New clinical trial to examine medication to treat social withdrawal in Fragile X and autism

July 20, 2011

Children and adults with social withdrawal due to Fragile X syndrome, the most common cause of inherited intellectual disability and the most common known single gene cause of autism, may benefit from an experimental drug under study by pediatric neurologists at Rush Children's Hospital at Rush University Medical Center.

Rush is the only site in Illinois and one of 21 hospitals in the U.S. participating in the trial for Fragile X.

Fragile X syndrome is a characterized by impaired social function, cognition and speech, as well as attention deficits and anxiety.

People with Fragile X, autism or often display social impairment including social withdrawal and anxiety and have difficulty communicating and interacting with others. Although there are behavioral and , there are no approved medications for the treatment of social or communication difficulties in Fragile X, autism and autism spectrum disorders.

"The condition can be severely debilitating and this medication has the potential to play a much needed role in improving the core symptoms of fragile X syndrome and helping patients and their families achieve an improved quality of life," said Dr. Elizabeth Berry-Kravis, pediatric neurologist at Rush and principal investigator of the study.

The study is sponsored by Seaside Therapeutics, Inc, and will test the efficacy, safety and tolerability of the drug called STX209 (arbaclofen).

Racemic baclofen (mixture of arbaclofen and esbaclofen) is approved by the FDA to treat spasticity and stiff muscles due to cerebral palsy or other forms of brain or spinal cord injury, but arbaclofen, the more active form of baclofen, is not FDA approved.

"There is some evidence that the medication may help with social behaviors in people with developmental disabilities," said Berry-Kravis, who is a professor of pediatrics, neurology and biochemistry at Rush University.

Participants in the randomized, double-blind, placebo controlled phase III trial will be randomized to receive either the study drug, STX209, or a placebo. The clinical trial will include screening, treatment, withdrawal of medication, and a follow-up period. Subjects who complete the study may be eligible to enroll in a subsequent open-label study in which all subjects are treated with STX209.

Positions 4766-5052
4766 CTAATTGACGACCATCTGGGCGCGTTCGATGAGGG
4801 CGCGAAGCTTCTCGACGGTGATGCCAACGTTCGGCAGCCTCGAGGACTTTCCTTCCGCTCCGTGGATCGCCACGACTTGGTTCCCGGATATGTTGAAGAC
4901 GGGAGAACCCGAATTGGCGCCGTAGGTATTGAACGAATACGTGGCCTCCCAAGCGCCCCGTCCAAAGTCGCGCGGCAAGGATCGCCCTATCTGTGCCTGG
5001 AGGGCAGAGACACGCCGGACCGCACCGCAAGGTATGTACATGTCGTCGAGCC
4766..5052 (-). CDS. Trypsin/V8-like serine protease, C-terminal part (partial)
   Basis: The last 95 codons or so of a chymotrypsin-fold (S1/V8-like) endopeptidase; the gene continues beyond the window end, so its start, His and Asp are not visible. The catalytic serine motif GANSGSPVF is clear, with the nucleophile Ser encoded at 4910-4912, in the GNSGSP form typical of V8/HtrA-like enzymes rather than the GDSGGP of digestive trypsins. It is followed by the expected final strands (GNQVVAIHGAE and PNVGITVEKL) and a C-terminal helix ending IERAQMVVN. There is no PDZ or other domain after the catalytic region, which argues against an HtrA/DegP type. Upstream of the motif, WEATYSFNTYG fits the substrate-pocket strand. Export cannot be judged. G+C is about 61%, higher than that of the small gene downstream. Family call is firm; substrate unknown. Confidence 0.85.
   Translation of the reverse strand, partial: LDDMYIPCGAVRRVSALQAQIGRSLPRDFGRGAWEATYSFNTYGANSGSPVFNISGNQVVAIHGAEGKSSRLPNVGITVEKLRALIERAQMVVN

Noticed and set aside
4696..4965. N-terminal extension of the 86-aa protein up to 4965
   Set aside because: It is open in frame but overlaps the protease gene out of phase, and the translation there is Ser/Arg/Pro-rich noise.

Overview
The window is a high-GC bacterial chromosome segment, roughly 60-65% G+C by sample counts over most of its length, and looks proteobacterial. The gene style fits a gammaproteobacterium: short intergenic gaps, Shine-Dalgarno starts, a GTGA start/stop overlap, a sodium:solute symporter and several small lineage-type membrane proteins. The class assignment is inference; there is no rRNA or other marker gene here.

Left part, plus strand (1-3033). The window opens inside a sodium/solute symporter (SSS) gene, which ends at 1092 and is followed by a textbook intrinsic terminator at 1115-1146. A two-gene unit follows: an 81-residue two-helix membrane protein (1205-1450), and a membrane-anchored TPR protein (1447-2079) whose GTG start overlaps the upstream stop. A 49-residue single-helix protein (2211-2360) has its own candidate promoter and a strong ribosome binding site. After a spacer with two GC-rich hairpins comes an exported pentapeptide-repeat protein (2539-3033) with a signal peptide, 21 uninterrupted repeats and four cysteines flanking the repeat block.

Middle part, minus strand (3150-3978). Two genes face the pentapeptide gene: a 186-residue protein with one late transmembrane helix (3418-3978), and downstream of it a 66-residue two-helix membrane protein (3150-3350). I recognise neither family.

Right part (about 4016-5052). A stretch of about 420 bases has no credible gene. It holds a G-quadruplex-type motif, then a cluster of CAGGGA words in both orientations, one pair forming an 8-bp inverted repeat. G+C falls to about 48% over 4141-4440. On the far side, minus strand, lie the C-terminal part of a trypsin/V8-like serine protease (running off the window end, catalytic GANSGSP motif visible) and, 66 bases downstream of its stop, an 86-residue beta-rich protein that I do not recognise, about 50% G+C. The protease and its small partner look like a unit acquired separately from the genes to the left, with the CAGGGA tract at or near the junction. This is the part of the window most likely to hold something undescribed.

STX209 has been studied in a previous small placebo-controlled trial in children and adults with and showed evidence of benefit for .

"Previous research has found that from one-quarter to one-half of people with fragile X have autism spectrum disorders," said Berry-Kravis.

"This trial is exciting, because it represents the culmination of 20 years work in fragile X research since discovery of the fragile X gene in 1991," said Kravis. "We're not expecting this to cure fragile X or autism, but it's a very important step in the development of new treatments."

Explore further: Promising new drug being evaluated as possible treatment option for fragile X syndrome

Related Stories

Measuring intellectual disability

June 24, 2009

Researchers from the University of California, Davis have developed a specific and quantitative means of measuring levels of the fragile X mental retardation 1 (FMR1) protein (FMRP), which is mutated in fragile X syndrome. ...

Clinical tests begin on medication to correct Fragile X defect

November 2, 2009

NIH-supported scientists at Seaside Therapeutics in Cambridge, Mass., are beginning a clinical trial of a potential medication designed to correct a central neurochemical defect underlying Fragile X syndrome, the most common ...

Secret funding fosters hope for new drugs for autism

September 15, 2010

Funding from an anonymous wealthy family has been the secret to progress, at long last, in developing drugs that show promise for helping millions of people worldwide with Fragile X syndrome, the most common genetic cause ...

Recommended for you

In sub-Saharan Africa, cancer can be an infectious disease

August 26, 2016

In 1963, Irish surgeon Denis Parson Burkitt airmailed samples of an unusual jaw tumor found in Ugandan children to his colleague, Anthony Epstein, at Middlesex Hospital in London. Epstein, an expert in chicken viruses and ...

Zika virus may persist in the vagina days after infection

August 25, 2016

The Zika virus reproduces in the vaginal tissue of pregnant mice several days after infection, according to a study by Yale researchers. From the genitals, the virus spreads and infects the fetal brain, impairing fetal development. ...

Team discovers how Zika virus causes fetal brain damage

August 24, 2016

Infection by the Zika virus diverts a key protein necessary for neural cell division in the developing human fetus, thereby causing the birth defect microcephaly, a team of Yale scientists reported Aug. 24 in the journal ...

0 comments

Please sign in to add a comment. Registration is free, and takes less than a minute. Read more

Click here to reset your password.
Sign in to get notified via email when new comments are made.